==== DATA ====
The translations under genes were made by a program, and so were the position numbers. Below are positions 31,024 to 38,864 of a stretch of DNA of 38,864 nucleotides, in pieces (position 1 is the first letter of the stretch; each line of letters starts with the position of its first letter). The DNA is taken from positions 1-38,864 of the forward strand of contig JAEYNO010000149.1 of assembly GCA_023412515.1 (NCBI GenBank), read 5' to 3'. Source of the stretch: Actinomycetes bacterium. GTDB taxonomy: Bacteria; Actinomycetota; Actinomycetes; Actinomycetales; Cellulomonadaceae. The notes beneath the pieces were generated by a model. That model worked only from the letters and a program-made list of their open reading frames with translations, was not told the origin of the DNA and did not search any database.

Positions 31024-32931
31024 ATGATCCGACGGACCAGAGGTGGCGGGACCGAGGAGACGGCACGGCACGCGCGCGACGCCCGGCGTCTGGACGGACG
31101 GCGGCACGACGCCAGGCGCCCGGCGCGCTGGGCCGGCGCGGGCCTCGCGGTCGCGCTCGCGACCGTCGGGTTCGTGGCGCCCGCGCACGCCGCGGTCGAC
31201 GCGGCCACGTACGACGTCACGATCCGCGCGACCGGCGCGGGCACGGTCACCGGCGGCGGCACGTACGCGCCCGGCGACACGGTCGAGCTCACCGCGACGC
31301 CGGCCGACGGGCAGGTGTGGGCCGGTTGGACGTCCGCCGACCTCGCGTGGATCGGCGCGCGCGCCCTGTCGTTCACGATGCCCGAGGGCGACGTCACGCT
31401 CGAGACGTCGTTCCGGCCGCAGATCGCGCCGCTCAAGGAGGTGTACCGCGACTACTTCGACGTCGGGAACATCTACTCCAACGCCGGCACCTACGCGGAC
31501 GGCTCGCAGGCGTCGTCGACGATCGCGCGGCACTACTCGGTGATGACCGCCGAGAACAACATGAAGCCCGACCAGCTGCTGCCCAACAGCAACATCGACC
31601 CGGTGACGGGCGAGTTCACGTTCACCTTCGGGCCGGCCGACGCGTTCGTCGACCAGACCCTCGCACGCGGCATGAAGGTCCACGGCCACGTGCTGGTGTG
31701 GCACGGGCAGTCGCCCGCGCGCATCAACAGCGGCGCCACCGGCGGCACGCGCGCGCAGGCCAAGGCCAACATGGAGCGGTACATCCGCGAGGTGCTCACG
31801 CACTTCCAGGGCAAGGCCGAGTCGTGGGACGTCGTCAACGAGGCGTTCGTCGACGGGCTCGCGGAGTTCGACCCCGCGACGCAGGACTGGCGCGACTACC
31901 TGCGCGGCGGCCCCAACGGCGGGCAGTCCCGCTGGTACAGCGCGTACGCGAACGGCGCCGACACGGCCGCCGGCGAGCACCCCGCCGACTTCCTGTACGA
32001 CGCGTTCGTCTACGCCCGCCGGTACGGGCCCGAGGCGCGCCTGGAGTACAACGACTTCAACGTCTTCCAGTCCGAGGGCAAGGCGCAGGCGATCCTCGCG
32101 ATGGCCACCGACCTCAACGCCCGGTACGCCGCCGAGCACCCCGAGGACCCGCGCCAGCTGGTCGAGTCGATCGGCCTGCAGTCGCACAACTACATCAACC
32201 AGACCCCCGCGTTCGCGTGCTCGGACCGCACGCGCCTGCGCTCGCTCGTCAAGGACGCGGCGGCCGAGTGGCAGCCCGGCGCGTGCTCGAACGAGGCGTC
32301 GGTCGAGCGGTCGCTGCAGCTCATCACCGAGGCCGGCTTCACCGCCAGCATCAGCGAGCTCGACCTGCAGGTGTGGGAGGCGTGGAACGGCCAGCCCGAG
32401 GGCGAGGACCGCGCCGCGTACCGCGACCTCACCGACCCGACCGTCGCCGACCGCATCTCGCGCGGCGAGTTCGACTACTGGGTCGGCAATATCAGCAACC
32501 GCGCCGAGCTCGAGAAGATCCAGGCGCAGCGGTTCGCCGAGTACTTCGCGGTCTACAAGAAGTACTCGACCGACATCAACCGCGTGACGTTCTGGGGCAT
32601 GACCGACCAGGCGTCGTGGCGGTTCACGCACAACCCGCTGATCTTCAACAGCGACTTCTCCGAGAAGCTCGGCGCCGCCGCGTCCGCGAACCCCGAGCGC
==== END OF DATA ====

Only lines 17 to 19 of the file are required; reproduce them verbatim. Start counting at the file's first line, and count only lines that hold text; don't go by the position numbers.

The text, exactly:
32401 GGCGAGGACCGCGCCGCGTACCGCGACCTCACCGACCCGACCGTCGCCGACCGCATCTCGCGCGGCGAGTTCGACTACTGGGTCGGCAATATCAGCAACC
32501 GCGCCGAGCTCGAGAAGATCCAGGCGCAGCGGTTCGCCGAGTACTTCGCGGTCTACAAGAAGTACTCGACCGACATCAACCGCGTGACGTTCTGGGGCAT
32601 GACCGACCAGGCGTCGTGGCGGTTCACGCACAACCCGCTGATCTTCAACAGCGACTTCTCCGAGAAGCTCGGCGCCGCCGCGTCCGCGAACCCCGAGCGC